Bulgaria’s Muslim Supreme Council has called an urgent meeting in response to a reported statement by a prosecutor that should the number of Muslims in the country reach 30 per cent of the population, “the state will be in jeopardy”.
Prosecutor Nedyalka Popova was reported to have made the statement in a recent interview. Popova is the prosecutor in the case of 14 Muslims from the town of Pazardzhik who were accused of preaching religious hatred. The principal accused, Ahmed Musa, has been jailed for a year.
Chief Mufti Mustafa Hadji, spiritual leader of Bulgaria’s Muslim minority, told public broadcaster Bulgarian National Radio on April 3 that Popova’s words were “disturbing” and “discriminatory”.
“It means that people in Bulgaria are divided on a religious principle, that Muslims are a second category of people, they have no right to be civil servants, they have no right to be active in the social and political life of the state, I hope and strongly believe that other magistrates are not of that opinion, that other people of the state are not of that opinion because we are citizens of the state,” Hadji said.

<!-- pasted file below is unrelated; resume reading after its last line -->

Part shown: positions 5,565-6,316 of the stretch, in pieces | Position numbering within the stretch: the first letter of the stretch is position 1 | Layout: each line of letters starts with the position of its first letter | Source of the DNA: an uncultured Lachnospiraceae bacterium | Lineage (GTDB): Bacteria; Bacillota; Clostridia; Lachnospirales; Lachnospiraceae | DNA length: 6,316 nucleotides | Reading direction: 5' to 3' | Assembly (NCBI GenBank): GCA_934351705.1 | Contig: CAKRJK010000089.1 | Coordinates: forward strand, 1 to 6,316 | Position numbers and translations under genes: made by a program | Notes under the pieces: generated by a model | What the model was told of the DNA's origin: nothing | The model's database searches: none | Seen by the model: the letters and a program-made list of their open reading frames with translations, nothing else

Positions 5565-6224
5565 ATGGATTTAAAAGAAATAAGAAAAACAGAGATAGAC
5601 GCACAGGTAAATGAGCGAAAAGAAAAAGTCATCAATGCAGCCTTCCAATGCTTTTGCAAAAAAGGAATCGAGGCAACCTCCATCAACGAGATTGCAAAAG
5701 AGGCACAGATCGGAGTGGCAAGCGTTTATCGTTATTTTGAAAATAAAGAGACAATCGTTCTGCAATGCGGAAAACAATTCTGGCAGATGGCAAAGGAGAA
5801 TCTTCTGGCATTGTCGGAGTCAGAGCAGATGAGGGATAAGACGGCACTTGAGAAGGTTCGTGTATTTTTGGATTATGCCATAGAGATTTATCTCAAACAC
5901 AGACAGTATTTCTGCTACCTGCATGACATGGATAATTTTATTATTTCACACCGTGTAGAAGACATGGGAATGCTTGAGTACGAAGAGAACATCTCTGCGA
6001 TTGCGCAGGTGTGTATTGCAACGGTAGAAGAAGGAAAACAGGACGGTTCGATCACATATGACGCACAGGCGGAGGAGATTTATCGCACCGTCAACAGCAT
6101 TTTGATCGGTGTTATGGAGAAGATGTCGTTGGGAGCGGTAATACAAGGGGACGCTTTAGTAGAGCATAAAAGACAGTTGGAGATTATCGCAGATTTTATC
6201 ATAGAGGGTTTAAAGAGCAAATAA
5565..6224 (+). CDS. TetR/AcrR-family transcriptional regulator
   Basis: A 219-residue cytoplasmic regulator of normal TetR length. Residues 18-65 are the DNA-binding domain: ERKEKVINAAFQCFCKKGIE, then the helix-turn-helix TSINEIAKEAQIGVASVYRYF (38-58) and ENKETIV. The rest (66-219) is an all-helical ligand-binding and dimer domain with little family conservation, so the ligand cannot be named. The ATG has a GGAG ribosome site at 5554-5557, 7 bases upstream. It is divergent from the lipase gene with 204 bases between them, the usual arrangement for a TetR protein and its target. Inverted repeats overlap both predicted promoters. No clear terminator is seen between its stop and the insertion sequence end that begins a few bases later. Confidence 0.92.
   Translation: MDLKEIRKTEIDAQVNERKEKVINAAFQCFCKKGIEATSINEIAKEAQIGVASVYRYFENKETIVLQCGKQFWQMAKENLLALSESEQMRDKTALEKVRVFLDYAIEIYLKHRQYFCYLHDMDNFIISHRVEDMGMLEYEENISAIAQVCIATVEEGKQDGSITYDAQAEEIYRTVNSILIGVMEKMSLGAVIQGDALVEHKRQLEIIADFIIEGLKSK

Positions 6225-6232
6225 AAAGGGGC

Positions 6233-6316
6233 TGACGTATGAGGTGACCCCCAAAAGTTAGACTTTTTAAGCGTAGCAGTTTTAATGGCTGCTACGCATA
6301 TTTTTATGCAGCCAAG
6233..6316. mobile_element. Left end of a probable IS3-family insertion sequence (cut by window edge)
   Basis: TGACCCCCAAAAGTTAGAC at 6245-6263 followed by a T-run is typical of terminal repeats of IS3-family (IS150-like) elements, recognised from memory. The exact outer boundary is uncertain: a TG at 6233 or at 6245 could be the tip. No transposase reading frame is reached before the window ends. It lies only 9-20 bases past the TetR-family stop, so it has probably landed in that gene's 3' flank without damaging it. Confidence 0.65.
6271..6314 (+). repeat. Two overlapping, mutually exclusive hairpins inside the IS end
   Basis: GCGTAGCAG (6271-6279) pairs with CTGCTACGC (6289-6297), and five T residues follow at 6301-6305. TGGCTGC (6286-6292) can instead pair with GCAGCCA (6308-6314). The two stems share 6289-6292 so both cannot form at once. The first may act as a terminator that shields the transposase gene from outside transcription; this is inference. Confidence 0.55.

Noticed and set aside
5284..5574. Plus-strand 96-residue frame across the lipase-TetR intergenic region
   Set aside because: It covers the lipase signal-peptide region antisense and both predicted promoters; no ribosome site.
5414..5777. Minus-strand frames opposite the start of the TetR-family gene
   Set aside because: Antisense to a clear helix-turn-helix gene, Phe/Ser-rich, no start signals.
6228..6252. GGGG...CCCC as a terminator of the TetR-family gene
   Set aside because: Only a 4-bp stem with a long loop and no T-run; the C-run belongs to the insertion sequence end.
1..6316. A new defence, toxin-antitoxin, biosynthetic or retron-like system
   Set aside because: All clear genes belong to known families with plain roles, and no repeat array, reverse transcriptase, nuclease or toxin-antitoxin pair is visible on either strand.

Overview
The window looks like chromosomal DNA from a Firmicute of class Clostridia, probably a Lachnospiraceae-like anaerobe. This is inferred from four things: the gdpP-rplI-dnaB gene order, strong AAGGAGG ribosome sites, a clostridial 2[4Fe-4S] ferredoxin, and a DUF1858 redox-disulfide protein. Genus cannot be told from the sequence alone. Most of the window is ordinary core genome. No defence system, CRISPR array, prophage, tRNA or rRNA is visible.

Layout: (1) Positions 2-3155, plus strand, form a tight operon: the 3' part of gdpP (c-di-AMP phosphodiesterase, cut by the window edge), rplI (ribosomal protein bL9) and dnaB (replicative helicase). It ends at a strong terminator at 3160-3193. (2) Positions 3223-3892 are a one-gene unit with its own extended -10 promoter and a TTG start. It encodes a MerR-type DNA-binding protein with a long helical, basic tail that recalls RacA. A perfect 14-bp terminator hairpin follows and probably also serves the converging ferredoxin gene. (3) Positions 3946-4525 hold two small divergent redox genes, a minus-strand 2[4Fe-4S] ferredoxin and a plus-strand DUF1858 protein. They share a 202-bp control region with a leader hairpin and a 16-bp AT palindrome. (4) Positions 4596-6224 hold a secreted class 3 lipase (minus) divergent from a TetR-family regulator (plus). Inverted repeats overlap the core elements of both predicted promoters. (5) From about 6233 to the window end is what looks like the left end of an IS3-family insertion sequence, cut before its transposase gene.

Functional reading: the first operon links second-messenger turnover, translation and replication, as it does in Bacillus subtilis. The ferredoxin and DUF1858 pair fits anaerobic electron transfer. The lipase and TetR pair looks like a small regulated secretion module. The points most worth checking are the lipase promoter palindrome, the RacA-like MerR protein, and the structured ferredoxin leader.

Popova could not be reached for comment because she was on leave, Bulgarian National Radio said.
In Bulgaria, the 2011 census found that Muslims make up just less than eight per cent of the population. A Pew Research Centre estimate in 2017 was that the percentage of Muslims in Bulgaria was 15 per cent.
Close to 95 per cent of Muslims in Bulgaria are Sunni Muslims, less than five per cent are Shia and the remainder are non-denominational Muslims.
(Photo: Clive Leviev-Sawyer)